There’s a few big issues there. “It’s important for coaches to have the tools to identify and cultivate the best players.” That right there strikes me as problematic. It assumes a few things. First, that talent is something innate, rather than something that is learned and cultivated. Second, that soccer development is a zero-sum game and that those who show promise at a young age should get the lion’s share of the investments. And, third, that soccer in this country is about the best players, or at least about playing at the highest levels. All of these are cultural critiques, and they reinforce one another. If soccer is about producing talented players who will go and win in domestic and foreign leagues and triumph at the international stage, then it is necessary to focus on only the best players. And if generating that talent is about finding those with natural talent and helping them grow into the best players possible, then youth soccer is merely an exercise in identifying those players.
But I reject all of those assumptions.
Talent isn’t merely about coaches being able to find the players who might become highly talented. It’s not all about investing in the person with the right nature. I inherently reject the idea that a player’s talent level is destiny. Instead, I think it’s much more about the nurture. Coaching needs to be about helping a player learn and grow, regardless of their skill level. A good coach will make any player better, not merely give playing time to players who are already good. The best coaches don’t merely find the best players. They make the best players. In that vein, the language here is a pretty big indictment of the quality of American coaches. It’s saying that the job of the coach is to perform basically as scouts, to find talent and give them playing time in an appropriate environment, and that our youth coaches are pretty bad at doing this limited task. The solution to this ought to be to increase the quality of our coaches. To make sure more people who understand the game go into coaching, that they get training, and that they are accessible to players.
Soccer isn’t about making sure that those who have talent get better. Soccer is supposed to be the people’s game, not the elite’s game. It’s often called the democratic game, an incredible meritocracy. But if we exclusively focus on only those who we think are the best, we are inherently going to miss out on a lot of cool talent, regardless if we are looking for physicality or technicality. Soccer, and especially youth soccer, shouldn’t be about getting the best players on the field. It should be about getting everybody on the field.
Soccer isn’t about winning Champions League or the World Cup. It’s about kicking a ball into a net. It’s play. It’s fun. It’s absurdity and chaos. It’s community and connecting with other people. It’s expressing yourself and showing what you can do, both individually, and as a team. That national culture of the game has to be more than the first division and international level. It also has to be about kids playing against each other, about adult pick-matches, and about unwatched fourth division league games.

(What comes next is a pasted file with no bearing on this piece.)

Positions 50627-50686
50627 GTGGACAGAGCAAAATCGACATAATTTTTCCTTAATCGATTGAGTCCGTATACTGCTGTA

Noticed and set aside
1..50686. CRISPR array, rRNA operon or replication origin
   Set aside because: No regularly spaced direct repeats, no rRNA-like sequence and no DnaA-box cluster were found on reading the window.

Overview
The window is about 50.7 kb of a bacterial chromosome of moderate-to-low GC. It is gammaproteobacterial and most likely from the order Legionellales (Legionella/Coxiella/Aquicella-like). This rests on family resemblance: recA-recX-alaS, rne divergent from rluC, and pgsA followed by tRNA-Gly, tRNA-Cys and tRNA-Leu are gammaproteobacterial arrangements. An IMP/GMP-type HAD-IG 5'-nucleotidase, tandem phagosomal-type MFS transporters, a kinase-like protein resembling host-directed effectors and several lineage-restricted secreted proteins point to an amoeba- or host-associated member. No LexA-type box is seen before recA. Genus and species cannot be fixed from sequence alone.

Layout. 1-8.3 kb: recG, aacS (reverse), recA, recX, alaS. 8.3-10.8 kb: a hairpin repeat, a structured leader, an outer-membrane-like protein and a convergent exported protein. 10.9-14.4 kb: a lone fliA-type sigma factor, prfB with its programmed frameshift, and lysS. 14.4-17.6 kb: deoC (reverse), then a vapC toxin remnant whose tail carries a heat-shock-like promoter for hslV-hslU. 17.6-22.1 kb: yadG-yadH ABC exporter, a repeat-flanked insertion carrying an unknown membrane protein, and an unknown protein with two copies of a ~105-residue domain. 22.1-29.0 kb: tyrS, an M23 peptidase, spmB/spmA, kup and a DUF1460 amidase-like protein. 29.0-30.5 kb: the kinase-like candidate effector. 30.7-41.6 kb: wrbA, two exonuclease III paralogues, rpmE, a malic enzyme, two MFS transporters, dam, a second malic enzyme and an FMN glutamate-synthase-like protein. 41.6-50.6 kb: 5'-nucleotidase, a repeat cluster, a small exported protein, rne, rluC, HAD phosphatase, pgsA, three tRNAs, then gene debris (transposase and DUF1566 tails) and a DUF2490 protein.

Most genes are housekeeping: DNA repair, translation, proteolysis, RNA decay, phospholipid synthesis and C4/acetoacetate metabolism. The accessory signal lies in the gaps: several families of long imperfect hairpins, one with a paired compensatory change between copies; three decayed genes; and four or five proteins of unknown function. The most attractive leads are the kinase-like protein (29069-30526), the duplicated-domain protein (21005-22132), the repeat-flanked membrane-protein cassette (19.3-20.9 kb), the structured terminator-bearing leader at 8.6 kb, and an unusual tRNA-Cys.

It’s these kind of cultural assumptions that, when tied with a win-now expectation, has stifled American talent. And we should reject that kind of language.
How the rest of the world does it
In any case, the example from the rest of the world indicates that this isn’t the way to go. Kids in other countries don’t grow up subdivided into percentiles of maturation. Yet players from Italy to Argentina to Japan to Mexico to Nigeria end up producing more technically astute players than us. Indeed, the example in many countries is to divide players less. What happens when you have kids just playing the street together? They naturally have age variances. Some kids will be 5 or 6 years old. Others will be 8 or 9. or maybe they’re teenagers, ranging from 13 or 14 to young men in their early 20’s. And they play together. Those younger kids also have to deal with players who physically dominate over them. But the difference is that everyone in their age group experiences that. All of them have to learn how to play more technically and with positional intelligence in order to play well. But over time, the older kids age out. They may stop playing or move to a club team or simply play with older kids. The small young kids become the older kids. But they’ve still gotten the chance to play and develop those skills.
In the United States, we have exactly the opposite culture. We don’t play pick-up matches. We play organized league games. Four year olds are grouped up with four year olds and chase each other on a field. Ten year olds play organized league games with ten year olds. We field U-14 and U-15 and U-16 teams. High school students are split between the older kid in the varsity team, while the younger ones play in JV team.
That’s the real place where we have to change things. We have to change how we play, and we have to change our soccer culture. We have to change the things that incentivize and reward physicality over technical ability, positional intelligence and teamwork. And we have to do this holistically if we want things to get better, not these misguided attempts to subdivide kids even further.